The pinout is not easy to figure out. If the original laptop is still attached to the LCD, one can measure the voltage on each pin on the backlight controller board and simply replicate that. That was not an option for the LCD I chose, and I had no luck finding a datasheet for any of the inverters I have. Here's how to figure out the pinout of the inverter by trial and error. First, find the ground and +12v pins. Both will usually be attached to the biggest traces, and the +12v will be connected to a SMD fuse, typically marked by a 1 or 2. The fuse may also be noted F1 on the PCB. It's important to note at this point that if the current is applied backwards, this fuse will blow. Test the continuity to figure out if it's blown. The fuse in this picture blew so I replaced it with a blob of solder. After connecting the two appropriate pins to ground and 12 volts, the LCD may stay dark, this is normal. Usually, one of the other pins on the inverter board will be the "enable" pin, which will typically only need between 2.5 to 5v. Try shorting each of the remaining pin to 2.5v, if the LCD doesnt light up, try with 5v, and then 12v. In this picture, the enable pin worked only after applying 12v to it, so I bridged it together with the 12v pin. One of the other pin may be used to control the brightness of the LCD with a pwm pulse. On the specific board I have, one of those pins also controlled the annoying blue light at the bottom of the screen.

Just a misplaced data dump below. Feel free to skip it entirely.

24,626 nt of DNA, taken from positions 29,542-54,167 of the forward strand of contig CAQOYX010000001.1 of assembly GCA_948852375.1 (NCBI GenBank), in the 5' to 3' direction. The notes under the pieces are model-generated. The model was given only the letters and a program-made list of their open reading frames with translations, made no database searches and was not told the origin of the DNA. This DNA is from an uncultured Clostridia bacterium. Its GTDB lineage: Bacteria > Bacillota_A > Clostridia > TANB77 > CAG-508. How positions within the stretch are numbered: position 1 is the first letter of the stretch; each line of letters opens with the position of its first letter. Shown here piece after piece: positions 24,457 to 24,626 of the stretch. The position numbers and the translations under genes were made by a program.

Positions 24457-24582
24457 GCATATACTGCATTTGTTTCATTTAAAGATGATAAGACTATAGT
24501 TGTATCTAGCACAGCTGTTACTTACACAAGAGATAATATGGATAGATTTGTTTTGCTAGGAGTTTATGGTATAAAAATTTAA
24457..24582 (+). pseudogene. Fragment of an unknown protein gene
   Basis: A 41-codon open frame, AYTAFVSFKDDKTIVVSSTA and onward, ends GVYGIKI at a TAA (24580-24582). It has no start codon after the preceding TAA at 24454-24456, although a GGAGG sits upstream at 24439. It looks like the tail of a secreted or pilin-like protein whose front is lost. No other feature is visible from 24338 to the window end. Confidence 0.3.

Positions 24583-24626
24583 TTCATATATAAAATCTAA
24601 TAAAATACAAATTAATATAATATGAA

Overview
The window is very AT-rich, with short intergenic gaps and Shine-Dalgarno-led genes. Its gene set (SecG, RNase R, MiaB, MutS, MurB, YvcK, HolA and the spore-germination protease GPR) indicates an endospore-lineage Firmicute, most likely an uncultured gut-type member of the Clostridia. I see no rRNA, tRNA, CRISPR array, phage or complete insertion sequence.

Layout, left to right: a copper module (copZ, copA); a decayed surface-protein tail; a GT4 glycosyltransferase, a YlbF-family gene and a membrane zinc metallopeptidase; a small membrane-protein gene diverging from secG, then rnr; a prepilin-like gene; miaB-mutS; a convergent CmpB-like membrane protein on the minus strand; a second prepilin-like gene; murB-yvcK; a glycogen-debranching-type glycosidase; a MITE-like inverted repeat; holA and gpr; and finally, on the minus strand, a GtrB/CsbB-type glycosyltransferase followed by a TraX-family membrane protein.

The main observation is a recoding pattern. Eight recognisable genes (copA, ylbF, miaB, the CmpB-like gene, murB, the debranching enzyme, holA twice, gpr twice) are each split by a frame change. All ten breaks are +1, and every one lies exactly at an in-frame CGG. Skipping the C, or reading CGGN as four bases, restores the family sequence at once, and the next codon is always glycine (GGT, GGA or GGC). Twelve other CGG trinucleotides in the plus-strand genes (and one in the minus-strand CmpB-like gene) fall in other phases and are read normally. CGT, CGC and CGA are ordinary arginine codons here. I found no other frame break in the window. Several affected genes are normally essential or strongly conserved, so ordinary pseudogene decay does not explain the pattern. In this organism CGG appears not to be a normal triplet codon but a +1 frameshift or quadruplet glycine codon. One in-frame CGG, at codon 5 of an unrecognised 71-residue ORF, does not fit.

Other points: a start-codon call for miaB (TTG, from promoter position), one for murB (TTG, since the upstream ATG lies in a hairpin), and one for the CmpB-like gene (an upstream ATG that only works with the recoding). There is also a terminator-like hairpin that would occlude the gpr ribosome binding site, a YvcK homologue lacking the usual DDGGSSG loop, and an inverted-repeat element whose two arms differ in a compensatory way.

Your success at not blowing the backlight controller and figuring out its pinout may vary. I blew a good half dozen before realizing what I was doing wrong, so be careful.

Tapping the signal lines

The model of LCD panel I used is a B140EW01. To figure this out, there is usually a sticker on the back of the LCD. The datasheet for it was particularly easy to find, your mileage may vary. A first look at the datasheet tells us the LCD panel can be controlled with only 8 signal lines, which are 4 pairs of LVDS lines, in addition to Vcc and Ground. LVDS stands for low voltage differential signaling. It's not important to understand how it works, just that the Spartan-3A FPGA on the XuLA board can interface with those signals easily. In fact, this FPGA can control 8 pairs of LVDS signals at once, more than we need. I left out the EDID-related pins for now. With these pins, it would be possible to identify the display and its caracteristics automatically, but since this was my first FPGA project, I decided to keep the scope small and leave EDID out.